China's phenomenal economic growth over the last three decades, along with the country's rising international status, has generated high expectations regarding Beijing's contributions to the global and regional agendas for nuclear disarmament and nonproliferation. At times, these high expectations have led to dissatisfaction with China's current disarmament and nonproliferation portfolio. Indeed, China has come under a lot of criticism in the international press—over Beijing's nuclear cooperation with Pakistan (The Diplomat), Chinese individuals' secret sales of prohibited items to Iran (Newsweek), and Beijing's reluctance to punish North Korea's nuclear provocations (The New York Times). To its critics, China has been both a consistent proliferator and a free rider on (or even a block to) global nonproliferation efforts.
But these criticisms are misleading and simply not objective. The truth is that, since the late 1980s, China has undergone a dramatic transformation in nonproliferation policy and implementation. To be sure, China was skeptical decades ago about the benefits of nonproliferation. But today Beijing is a proactive player in nearly all the major nonproliferation treaties and regimes. Beijing may have failed so far to win membership in the Missile Technology Control Regime, but it has nonetheless observed the regime's guidelines and control lists. China demonstrated increasing interest in nonproliferation when, in 1997, it suspended transfers of nuclear reactors and missile technologies to Iran. Beijing has investigated Chinese entities and individuals suspected of assisting other countries' nuclear programs. Moreover, to close loopholes that have permitted Chinese individuals and privately owned companies to engage in illicit trade activities, Beijing has created new legal and administrative mechanisms that tighten export controls and sanction any exports of restricted goods.
China is also an active participant in multilateral efforts to cope with proliferation challenges. China has taken a leading role in the six-party talks over North Korea's nuclear program. Beijing played a uniquely constructive part in the marathon negotiations that led to the Iran nuclear deal. China has endorsed UN resolutions regarding both the Iranian and North Korean nuclear programs. China was critical to the indefinite extension of the Nuclear Non-Proliferation Treaty and in negotiations toward the Comprehensive Nuclear Test Ban Treaty. China has been a key country in upholding the norms of both the treaty and the Nuclear Suppliers Group.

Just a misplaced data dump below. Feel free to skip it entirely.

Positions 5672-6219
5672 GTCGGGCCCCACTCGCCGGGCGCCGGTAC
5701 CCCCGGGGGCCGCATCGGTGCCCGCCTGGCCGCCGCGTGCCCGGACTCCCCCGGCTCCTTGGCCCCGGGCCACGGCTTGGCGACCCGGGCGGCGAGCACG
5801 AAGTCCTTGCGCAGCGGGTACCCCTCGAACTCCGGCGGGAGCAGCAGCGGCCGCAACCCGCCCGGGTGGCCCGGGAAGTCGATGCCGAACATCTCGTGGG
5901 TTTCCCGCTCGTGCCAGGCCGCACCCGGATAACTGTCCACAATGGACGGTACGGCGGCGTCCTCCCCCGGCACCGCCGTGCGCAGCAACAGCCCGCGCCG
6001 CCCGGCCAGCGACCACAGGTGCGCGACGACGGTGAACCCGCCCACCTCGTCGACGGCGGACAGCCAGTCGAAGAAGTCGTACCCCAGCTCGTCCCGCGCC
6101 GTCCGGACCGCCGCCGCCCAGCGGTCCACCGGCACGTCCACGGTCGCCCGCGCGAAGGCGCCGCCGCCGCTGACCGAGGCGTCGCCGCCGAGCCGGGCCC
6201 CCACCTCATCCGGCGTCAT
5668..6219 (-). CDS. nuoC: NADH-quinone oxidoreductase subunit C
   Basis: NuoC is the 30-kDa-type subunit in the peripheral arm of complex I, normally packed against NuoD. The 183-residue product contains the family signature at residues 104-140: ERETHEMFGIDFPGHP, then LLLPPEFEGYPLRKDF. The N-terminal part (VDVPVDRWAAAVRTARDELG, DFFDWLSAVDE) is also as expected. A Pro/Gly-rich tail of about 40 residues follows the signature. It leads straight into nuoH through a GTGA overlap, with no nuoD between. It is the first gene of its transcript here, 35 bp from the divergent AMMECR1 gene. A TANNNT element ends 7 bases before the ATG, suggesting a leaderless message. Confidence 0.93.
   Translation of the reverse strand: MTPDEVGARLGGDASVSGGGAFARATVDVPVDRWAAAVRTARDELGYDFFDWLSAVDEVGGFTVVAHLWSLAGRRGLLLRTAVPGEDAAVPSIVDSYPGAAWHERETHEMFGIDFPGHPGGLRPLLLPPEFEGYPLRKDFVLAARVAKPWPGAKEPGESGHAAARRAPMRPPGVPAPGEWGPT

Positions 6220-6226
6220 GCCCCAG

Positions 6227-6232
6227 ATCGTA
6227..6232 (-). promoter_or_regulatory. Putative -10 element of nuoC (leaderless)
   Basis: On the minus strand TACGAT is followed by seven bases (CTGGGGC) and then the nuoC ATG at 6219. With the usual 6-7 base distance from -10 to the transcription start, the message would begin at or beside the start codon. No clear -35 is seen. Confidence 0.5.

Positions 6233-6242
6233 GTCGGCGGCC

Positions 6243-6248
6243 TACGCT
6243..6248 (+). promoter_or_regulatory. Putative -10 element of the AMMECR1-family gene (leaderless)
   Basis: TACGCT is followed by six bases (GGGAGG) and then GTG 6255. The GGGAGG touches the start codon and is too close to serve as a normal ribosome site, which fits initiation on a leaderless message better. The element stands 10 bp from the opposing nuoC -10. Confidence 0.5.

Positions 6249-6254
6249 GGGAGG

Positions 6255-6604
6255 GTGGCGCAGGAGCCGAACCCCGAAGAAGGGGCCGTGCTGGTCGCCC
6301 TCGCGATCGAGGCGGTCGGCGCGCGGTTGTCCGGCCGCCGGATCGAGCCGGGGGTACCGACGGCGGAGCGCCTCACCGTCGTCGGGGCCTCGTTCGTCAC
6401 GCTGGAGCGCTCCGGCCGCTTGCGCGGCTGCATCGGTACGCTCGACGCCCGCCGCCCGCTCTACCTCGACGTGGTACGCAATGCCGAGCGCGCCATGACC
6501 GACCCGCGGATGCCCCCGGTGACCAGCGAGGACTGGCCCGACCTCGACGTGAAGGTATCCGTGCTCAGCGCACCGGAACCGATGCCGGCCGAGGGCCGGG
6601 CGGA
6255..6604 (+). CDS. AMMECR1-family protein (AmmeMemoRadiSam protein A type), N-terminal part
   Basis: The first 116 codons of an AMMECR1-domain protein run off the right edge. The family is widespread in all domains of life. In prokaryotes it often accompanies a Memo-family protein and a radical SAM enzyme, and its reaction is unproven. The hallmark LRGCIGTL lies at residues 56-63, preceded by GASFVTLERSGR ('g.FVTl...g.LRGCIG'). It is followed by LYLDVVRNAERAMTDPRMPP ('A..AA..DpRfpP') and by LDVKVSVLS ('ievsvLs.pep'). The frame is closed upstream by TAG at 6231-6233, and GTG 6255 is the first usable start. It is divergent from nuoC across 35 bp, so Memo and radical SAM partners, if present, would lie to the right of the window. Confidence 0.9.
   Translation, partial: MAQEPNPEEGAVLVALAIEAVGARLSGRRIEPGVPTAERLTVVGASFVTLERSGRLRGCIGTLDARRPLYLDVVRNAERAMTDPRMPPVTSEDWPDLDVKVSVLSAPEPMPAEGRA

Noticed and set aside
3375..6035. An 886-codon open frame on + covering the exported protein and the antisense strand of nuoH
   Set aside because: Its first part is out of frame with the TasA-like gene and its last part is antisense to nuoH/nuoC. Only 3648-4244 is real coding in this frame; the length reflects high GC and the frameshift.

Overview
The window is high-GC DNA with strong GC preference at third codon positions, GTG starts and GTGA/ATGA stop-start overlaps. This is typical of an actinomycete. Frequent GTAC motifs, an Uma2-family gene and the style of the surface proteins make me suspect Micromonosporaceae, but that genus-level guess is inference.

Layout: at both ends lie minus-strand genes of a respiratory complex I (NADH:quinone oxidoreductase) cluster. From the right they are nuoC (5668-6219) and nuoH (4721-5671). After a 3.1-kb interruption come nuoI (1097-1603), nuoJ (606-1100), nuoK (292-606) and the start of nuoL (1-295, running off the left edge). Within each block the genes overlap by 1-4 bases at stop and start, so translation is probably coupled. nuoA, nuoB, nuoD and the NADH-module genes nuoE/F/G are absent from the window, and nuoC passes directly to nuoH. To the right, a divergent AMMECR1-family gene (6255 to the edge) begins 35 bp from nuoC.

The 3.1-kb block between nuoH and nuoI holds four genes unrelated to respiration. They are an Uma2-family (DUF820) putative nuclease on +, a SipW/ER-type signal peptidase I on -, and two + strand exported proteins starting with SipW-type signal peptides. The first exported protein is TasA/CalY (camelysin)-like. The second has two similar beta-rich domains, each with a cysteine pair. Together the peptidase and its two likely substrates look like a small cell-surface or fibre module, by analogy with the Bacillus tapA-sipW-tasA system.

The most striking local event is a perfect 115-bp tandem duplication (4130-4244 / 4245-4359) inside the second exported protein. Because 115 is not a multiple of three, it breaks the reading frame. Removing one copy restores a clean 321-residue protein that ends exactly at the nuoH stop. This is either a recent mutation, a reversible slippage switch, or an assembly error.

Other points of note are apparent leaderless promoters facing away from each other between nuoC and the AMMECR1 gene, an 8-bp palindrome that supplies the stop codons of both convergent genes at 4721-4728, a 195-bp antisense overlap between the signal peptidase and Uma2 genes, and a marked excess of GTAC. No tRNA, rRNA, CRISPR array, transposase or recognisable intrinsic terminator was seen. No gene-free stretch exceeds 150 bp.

Despite all this, room for improvement exists in China's implementation of its expanding commitments. China remains in the midst of a great social and economic transformation. It faces enormous challenges in implementing government policy in general—not just where nonproliferation is concerned. Full implementation of national nonproliferation goals will require strengthened legal frameworks, institutional structures, and personnel procedures. Moreover, effective export controls require technical training and expertise at a huge number of state-owned and private companies. It takes time and work to put all this into place. China has taken steps to address these challenges by, for example, conducting joint training courses with other countries.
But additional opportunities exist for Beijing to strengthen its role in nonproliferation. For example, it could play a more proactive role regarding nuclear and missile proliferation challenges on the Korean Peninsula—an issue with profound implications for Northeast Asian stability and for China's own security.
Before the late 1990s, when China was the only nuclear weapon state in Asia, Beijing pursued nonproliferation goals in its own way: by issuing no nuclear threats, basing no nuclear weapons on other countries' soil, extending no nuclear umbrella to other countries, and relying on nuclear weapons only to deter nuclear attacks. Today, given the changed geopolitical landscape around China's periphery, and also given China's growing international influence, Beijing has come to appreciate nuclear nonproliferation more than in years past. Preventing states from going nuclear clearly serves China's current national interests, and nonproliferation should continue to occupy a high place in Beijing's policy agenda. In years to come, with strengthened capacity and greater clout, China will have a larger say in setting regional and global norms and is likely to be an active, responsible stakeholder in nuclear disarmament and nonproliferation.